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ibj40

1/18 Fantasy '70 Trans Am Mercury Cougar

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Say you were a died-in-the-wool Mercury fan and got the local Mercury dealer in your pocket; and you had been campaigning a '67 Cougar, maybe even a hand-me-down factory racer.

But the bodywork was getting a little dated, and the dealer just wasn't going to be as generous next season, since your car was four years old, getting a little ragged, and looked nothing like what the factory had just put on his showroom floor.

So, for this build, here are the donors.

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And this one is going to be just like the '71 Mustang I just did.  No repainting, but the search for a decal sheet is probably going to be a lot more difficult.

Stay Tuned!

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Love these builds.   And really love the Cougar since it was such a rarity in T/A

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I liked the Cougar idea, as well.  As I mentioned above, the real trick will be to find an over-the-counter set of decals that will work.

The bane to one of these body transfers is that no two diecast manufacturers do the same thing the same way.

Here we are dealing with a Welly body onto a SunStar chassis.

In one of these modifications, the real issue is primarily under the dashboard and at the firewall (of course, the two most difficult areas to see and access).

Usually, I try to keep the dashboard of the donor body, but that doesn't always have the right details.

Here are the two, side by side, Sunstar on the left, Welly on the right.

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One of the real issues is how the steering columns connect to the suspension.  Most manufacturers use a stick-type steering column, but the end treatment is the key, and whether a donor will fit into another.

For engine compartment finish, we need the inner fender detail (which frequently includes the radiator support, brake master cylinder and other simple details that help make the model look finished.

Here are the two, again, side by side, this time the Welly is on the left, Sunstar on the right.

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I'll try paint what I can (already put a dab of red paint on the tops of the Welly shocks.

Note that the battery is up front, whereas in a racer it would be in the trunk (non-opening on either of these models, unfortunately).  Also, the Sunstar has some oil system components and a few other features.

I will try to transfer as many as I can, assuming I use the Welly unit versus the Sunstar.  Again, a lot of this has to do with how well the other components match up.

Here is an initial dry-fit of the Welly body onto the Sunstar chassis (no dashboard, no engine compartment/inner fenders).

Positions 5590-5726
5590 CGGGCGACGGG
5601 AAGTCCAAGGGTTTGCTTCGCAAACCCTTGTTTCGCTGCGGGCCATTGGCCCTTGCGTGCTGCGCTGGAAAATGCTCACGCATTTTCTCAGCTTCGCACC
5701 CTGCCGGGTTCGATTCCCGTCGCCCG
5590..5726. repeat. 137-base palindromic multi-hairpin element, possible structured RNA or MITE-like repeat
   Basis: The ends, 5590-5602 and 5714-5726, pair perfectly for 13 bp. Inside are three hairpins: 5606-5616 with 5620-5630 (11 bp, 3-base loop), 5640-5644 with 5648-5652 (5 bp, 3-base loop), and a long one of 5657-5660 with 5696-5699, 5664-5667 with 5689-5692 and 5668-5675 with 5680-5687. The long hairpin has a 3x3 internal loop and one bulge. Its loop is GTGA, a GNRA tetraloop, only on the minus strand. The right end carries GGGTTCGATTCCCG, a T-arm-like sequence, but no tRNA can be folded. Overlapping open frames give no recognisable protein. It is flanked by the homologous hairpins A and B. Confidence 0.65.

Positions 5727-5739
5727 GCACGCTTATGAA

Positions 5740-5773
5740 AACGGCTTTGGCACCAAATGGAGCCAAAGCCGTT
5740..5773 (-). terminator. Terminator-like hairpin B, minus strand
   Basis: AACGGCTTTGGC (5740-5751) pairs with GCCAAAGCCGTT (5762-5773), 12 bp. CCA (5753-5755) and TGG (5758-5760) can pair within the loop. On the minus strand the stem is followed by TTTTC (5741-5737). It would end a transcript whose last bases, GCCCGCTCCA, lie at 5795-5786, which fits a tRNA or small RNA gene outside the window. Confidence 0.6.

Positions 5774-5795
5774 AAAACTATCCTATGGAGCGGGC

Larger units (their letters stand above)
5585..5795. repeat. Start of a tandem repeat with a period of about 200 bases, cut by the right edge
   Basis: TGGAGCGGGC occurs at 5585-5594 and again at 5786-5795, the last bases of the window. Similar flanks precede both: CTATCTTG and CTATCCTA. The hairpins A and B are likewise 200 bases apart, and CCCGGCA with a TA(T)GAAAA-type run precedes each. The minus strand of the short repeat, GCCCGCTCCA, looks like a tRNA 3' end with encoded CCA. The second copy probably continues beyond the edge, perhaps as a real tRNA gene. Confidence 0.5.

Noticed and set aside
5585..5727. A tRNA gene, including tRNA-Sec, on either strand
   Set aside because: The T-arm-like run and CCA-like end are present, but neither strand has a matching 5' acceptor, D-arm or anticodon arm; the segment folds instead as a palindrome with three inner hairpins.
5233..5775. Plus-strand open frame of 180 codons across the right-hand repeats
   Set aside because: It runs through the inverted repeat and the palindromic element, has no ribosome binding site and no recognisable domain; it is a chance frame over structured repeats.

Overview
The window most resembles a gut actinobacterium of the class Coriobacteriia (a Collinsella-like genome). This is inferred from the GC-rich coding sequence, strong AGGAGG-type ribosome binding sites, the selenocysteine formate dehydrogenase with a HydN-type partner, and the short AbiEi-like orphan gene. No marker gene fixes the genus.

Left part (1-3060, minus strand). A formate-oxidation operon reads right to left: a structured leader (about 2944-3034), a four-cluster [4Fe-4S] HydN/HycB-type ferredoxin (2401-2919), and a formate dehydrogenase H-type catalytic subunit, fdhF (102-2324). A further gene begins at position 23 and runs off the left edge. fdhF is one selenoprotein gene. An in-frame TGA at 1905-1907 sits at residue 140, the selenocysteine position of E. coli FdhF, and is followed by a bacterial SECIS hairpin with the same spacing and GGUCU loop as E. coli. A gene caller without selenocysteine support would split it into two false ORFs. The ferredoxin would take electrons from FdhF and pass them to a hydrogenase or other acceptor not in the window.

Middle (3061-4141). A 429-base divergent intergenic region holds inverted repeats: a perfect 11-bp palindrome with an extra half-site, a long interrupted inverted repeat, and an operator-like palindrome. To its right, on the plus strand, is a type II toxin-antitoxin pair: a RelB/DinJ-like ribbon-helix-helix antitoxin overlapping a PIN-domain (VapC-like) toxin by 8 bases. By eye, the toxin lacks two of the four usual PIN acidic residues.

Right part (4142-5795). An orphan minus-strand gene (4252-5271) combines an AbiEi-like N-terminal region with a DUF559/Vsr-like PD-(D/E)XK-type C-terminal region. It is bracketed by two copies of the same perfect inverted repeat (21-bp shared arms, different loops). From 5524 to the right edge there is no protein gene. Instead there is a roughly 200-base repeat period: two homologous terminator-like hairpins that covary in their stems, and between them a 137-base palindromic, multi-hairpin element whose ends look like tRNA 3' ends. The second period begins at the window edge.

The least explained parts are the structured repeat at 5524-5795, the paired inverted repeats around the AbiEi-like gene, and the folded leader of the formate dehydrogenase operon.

Stance isn't bad (and this sometimes can be corrected with the removal of superfluous plastic on the chassis).

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Here's a couple more initial shots of the engine compartment and interior.

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Will try to do a little more test fitting tonight.

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Anyway, had some time on my hands last night, and got to looking at what was causing a conflict that didn't allow the body to sit down flush, once I had the inner fenders and cage installed.

If you refer to the two engine compartments above, I chose to use the Welly, so that it would remain attached to the body, and had already cut away the back of the firewall where that interfered with the bellhousing of the Sunstar engine.  Would be hidden anyway, but I will fill the gap with something.

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Even then, and with some of the bottom of the inner fender panels already ground away, but fearing the loss of too much detail, stopping; the engine wouldn't slip easily up into the engine compartment.

Again, if you refer to the pictures above, notice that the Welly engine compartment is located by four screws.  My assessment indicated that the rear of the engine compartment needed to flare out some, so I removed the plastic rings at the rear.

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But also notice the ridge at the hood/fender meeting point.  That, added to a similar ridge molded into the engine compartment, kept the pieces from spreading, so that had to be ground away, as well.

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Now, as I slip the body (with engine compartment attached only at the front), the rear will spread ever so slightly to let the valve covers push through.

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But upon dry assembly, the body and chassis still would not mate up and close.

So, and I can't believe I really built these things back in the day, I looked for more interference, and there it was, textbook!

The A-pillar of the cage wouldn't clear the dashboard (again, Sunstar cage/Welly dash).

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So, another date with Dr. Dremel and a diamond cutting tip (I like to use this one, as opposed to the other cutting tips, as the cutting area is about half inch, versus the similar diameter all-purpose tip, which is about a quarter inch).

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I'm going to use the flash on these next pictures, to try to capture some detail.